It is fair to say that the highly anticipated judgment of the Supreme Court in Lloyd v Google which arrived on 10 November, was not the huge game-changer (for both litigators and funders, and data controllers) that some had predicted. The Court unanimously allowed Google's appeal, restoring the order made by the first instance judge that the representative action should not proceed.
Google's win represents a coup for data controllers because the Supreme Court's ruling will almost certainly put the brakes on the momentum that class actions in respect of breaches of data protection laws had been gathering. It now stands as the leading decision on representative actions brought under the Civil Procedure Rules ("CPR") 19.6, and no doubt will have prompted claimant lawyers to reassess the viability of future claims under both the Data Protection Act 1998 (the "DPA 1998") and the UK GDPR.
The judgment is significant in its examination of two key issues:
- from a litigation perspective: the circumstances in which a class action can be brought as a representative action pursuant to CPR 19.6 on an opt-out basis. If the Supreme Court had allowed the claim to proceed, it would have made the class action regime in the UK much more simple, practical and attractive to claimants and litigation funders (please see text box for further details); and
- from a data protection perspective: the circumstances in which damages for 'loss of control' can be awarded for breach of data protection laws (specifically the DPA 1998, which was the main data protection law in force at the time of the alleged breach, and which has since been superseded by UK GDPR).
Collective proceedings, which the Supreme Court dubbed a "recent phenomenon in English law", are often associated with mass/class actions which are particularly common in the US. Representative actions under CPR 19.6 are a type of collective proceeding, however they are not new; they have existed for hundreds of years (their legislative basis arising out of the Judicature Act of 1873). In essence, representative actions under CPR 19.6 relax the requirement for all persons materially interested in the subject-matter of an action to be a party to it, by allowing a party (claimant or defendant) to represent all others who have the same interest as them in that action. Historically representative actions were used by communal groups, company and union members. For a rather quaint example, see Duke of Bedford v Ellis  AC 1 in which six individuals sued the Duke of Bedford, who owned Covent Garden Market, on behalf of themselves and all other growers of fruit, flowers, vegetables, roots and herbs, to enforce certain preferential rights claimed under the Covent Garden Market Act 1828 to stands in the market.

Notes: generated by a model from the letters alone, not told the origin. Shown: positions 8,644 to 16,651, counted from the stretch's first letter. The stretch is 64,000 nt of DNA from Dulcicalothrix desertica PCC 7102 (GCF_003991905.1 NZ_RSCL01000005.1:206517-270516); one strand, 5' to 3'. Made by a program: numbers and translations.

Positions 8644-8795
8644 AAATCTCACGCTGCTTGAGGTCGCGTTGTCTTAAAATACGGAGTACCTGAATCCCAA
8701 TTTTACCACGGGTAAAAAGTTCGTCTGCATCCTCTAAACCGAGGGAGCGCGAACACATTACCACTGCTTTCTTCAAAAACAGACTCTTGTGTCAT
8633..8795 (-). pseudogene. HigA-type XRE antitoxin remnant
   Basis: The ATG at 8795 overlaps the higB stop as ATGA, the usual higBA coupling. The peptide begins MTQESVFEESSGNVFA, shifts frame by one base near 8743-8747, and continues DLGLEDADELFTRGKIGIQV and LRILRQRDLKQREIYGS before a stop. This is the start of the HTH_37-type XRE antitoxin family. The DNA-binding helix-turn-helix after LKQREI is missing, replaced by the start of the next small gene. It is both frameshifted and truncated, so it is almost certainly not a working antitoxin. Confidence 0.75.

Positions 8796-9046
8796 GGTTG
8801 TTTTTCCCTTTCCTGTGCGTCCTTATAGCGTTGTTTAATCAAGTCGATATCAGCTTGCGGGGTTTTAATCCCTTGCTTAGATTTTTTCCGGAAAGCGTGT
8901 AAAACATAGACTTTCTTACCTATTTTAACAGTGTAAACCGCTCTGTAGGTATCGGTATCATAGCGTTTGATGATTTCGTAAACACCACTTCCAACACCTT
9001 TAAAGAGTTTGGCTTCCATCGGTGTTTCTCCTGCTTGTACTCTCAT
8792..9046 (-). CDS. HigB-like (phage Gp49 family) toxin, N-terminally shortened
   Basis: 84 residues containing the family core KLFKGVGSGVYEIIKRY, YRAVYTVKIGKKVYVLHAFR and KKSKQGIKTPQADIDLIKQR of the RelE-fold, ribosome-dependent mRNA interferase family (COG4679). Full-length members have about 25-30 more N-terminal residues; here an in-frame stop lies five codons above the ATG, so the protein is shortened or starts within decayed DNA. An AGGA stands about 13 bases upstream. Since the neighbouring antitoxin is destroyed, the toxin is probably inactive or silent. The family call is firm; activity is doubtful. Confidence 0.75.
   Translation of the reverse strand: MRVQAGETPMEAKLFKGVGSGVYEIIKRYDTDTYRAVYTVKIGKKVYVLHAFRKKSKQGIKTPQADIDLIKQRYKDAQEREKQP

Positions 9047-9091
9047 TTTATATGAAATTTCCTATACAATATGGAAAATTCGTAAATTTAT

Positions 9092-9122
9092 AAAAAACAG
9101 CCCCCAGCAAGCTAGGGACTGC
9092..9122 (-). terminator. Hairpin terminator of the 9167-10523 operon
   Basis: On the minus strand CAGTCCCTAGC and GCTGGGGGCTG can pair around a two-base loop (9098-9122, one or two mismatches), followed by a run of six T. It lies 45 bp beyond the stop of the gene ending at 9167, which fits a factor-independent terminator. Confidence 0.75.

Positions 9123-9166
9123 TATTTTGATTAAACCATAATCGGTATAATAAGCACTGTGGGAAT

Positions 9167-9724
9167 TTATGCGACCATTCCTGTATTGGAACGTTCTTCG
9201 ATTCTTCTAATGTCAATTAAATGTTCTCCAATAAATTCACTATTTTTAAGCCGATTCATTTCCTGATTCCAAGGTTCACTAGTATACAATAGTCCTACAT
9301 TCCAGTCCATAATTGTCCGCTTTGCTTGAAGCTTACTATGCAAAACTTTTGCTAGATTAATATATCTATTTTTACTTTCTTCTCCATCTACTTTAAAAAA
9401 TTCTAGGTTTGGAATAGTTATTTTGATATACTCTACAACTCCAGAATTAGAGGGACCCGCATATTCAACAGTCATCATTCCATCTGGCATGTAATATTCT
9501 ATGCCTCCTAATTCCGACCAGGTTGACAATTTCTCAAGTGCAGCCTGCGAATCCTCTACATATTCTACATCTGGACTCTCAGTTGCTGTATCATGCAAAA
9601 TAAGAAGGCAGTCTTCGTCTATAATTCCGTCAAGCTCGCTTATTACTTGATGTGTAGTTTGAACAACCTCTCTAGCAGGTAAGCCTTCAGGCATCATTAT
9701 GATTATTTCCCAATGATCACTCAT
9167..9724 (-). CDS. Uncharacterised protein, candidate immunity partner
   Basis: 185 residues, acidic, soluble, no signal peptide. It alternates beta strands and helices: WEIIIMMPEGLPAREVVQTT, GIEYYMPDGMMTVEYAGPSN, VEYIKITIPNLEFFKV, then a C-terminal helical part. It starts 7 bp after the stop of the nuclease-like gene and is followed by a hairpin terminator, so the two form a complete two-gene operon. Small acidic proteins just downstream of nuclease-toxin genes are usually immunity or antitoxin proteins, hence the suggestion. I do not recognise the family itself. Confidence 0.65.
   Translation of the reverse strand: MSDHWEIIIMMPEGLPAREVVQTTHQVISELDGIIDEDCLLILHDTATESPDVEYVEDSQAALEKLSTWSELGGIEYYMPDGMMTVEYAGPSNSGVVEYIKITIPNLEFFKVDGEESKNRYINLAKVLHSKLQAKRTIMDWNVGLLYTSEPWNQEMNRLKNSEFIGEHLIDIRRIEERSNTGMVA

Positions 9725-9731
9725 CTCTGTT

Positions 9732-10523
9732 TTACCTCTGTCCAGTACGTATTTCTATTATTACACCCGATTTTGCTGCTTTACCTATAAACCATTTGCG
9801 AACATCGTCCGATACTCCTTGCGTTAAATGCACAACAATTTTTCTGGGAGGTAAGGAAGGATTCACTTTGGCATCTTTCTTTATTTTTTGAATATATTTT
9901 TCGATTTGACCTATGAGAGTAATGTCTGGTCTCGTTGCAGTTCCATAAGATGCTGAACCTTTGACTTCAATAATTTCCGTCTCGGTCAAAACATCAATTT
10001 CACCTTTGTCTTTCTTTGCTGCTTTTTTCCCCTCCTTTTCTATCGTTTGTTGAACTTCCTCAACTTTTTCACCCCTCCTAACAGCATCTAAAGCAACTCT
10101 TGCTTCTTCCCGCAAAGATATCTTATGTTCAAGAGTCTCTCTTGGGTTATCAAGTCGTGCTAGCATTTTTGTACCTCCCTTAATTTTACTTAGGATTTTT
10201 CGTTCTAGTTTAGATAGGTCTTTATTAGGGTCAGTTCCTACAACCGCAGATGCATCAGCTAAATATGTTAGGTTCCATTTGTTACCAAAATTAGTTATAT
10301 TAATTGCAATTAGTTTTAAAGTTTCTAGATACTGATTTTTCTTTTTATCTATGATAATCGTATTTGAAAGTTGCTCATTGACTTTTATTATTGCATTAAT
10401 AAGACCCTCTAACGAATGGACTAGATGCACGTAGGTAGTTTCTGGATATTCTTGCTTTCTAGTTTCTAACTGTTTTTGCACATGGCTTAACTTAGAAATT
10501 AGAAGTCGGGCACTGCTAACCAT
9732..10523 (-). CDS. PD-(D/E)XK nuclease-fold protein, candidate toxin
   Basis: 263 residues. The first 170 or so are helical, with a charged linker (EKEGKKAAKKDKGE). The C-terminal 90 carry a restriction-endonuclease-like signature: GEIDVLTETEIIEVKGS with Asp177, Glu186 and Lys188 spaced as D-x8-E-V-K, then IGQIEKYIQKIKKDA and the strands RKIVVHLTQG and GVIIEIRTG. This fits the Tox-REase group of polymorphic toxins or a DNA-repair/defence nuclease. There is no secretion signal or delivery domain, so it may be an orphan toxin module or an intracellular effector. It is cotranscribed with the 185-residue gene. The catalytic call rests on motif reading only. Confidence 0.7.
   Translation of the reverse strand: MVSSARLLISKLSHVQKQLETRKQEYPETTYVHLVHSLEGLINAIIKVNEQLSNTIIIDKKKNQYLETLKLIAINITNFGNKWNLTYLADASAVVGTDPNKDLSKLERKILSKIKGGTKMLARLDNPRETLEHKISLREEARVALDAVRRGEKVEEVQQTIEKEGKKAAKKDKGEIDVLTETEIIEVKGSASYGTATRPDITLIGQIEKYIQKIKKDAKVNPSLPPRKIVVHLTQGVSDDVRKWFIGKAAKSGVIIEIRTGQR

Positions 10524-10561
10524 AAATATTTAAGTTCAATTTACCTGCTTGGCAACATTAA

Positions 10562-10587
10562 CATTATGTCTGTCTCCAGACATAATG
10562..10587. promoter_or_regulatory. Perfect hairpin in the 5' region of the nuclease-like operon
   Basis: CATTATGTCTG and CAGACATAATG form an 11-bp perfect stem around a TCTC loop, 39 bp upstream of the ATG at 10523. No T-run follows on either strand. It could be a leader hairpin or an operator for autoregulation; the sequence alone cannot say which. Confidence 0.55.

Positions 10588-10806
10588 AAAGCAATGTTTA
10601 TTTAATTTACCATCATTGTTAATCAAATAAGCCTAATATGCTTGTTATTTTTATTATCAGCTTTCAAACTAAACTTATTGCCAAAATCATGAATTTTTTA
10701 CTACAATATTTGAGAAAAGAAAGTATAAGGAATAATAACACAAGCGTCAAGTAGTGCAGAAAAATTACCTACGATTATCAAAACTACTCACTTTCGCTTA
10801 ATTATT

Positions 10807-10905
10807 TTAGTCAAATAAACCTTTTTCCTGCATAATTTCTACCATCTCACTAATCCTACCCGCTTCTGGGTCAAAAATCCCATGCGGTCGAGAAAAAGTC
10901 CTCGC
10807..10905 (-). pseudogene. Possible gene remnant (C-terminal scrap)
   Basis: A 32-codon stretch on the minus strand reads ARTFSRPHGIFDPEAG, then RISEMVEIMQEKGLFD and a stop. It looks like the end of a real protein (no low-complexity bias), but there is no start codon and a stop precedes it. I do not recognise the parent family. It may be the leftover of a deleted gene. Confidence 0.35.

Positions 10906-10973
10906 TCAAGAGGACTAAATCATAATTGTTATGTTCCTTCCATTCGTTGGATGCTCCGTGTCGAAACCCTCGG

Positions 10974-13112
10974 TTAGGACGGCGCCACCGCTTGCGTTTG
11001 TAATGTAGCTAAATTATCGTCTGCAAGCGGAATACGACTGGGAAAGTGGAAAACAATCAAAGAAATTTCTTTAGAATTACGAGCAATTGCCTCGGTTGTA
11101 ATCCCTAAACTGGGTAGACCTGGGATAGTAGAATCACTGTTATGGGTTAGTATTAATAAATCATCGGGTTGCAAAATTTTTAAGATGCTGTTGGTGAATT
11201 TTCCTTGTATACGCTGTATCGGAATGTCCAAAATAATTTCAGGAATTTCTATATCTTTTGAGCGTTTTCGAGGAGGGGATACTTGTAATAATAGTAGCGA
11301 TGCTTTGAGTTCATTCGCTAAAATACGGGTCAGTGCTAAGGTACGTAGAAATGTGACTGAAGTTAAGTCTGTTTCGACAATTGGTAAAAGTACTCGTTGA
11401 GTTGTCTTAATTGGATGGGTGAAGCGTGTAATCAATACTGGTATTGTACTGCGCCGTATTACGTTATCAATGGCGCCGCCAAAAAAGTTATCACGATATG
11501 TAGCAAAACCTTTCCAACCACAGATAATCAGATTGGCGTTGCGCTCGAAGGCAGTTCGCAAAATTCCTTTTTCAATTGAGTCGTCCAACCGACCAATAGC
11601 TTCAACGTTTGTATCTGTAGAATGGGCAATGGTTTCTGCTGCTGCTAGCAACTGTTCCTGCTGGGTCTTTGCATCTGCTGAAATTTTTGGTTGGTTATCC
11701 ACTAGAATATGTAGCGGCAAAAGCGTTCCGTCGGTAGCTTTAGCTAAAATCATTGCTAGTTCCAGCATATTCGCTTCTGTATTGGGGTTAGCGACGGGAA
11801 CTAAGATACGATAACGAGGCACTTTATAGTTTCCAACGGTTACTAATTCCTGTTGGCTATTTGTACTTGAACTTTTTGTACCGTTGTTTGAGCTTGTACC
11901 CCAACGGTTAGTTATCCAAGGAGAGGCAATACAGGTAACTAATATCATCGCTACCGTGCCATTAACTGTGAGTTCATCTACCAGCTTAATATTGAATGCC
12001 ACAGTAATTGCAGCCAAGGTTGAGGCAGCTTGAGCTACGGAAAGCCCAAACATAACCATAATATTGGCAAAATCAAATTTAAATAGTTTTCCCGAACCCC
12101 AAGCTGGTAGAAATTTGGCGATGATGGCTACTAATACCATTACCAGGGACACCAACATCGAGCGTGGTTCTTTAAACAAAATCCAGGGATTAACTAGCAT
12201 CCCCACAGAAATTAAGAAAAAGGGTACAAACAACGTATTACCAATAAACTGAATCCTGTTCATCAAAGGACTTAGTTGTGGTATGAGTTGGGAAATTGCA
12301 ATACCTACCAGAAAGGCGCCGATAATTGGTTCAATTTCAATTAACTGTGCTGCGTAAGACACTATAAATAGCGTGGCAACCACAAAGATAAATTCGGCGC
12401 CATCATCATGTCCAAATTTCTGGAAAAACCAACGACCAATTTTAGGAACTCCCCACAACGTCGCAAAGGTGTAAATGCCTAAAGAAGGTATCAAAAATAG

Today, CPR 19.6 provides that:
(1) Where more than one person has the same interest in a claim –
(a) the claim may be begun; or
(b) the court may order that the claim be continued,
by or against one or more of the persons who have the same interest as representatives of any other persons who have that interest.
(2) The court may direct that a person may not act as a representative.
(3) Any party may apply to the court for an order under paragraph (2).
(4) Unless the court otherwise directs any judgment or order given in a claim in which a party is acting as a representative under this rule –
(a) is binding on all persons represented in the claim; but
(b) may only be enforced by or against a person who is not a party to the claim with the permission of the court.
Opt-out / Opt-in
Notably, there is no requirement to obtain the consent of represented parties under CPR 19.6, only a requirement for individuals to share the "same interest" in an action. The action can then proceed on an "opt-out" basis. CPR 19.6 is sufficiently flexible to allow the Court to require individuals to be notified of the action, but this is not a precondition.
There are two principal additional ways in which collective proceedings may be brought in England & Wales. First, in certain circumstances a class representative may bring collective proceedings, on an opt-in or opt-out basis, in the Competition Appeal Tribunal in respect of competition claims that raise the same, similar or related issues of fact or law. Second, collective proceedings may be brought by way of a Group Litigation Order ("GLO"). However, the GLO procedure requires claimants to take active steps to join the action, i.e. individuals must "opt-in".
"Opt-out" proceedings offer significant advantages when compared to "opt-in" proceedings. In practice, claimants are often reluctant to take active steps to pursue claims, particularly if the loss suffered by each individual is small. Opt-out proceedings allow for large numbers of low-value claims to be pursued on a collective basis by a single class representative, without the need for any active participation by the affected individuals. As a result, small claims that would not otherwise be viable may be pursued, often with the assistance of third-party litigation funding.
For further information on mass claims procedures in England and Wales please see the Travers Smith Dispute Resolution Yearbook 2021.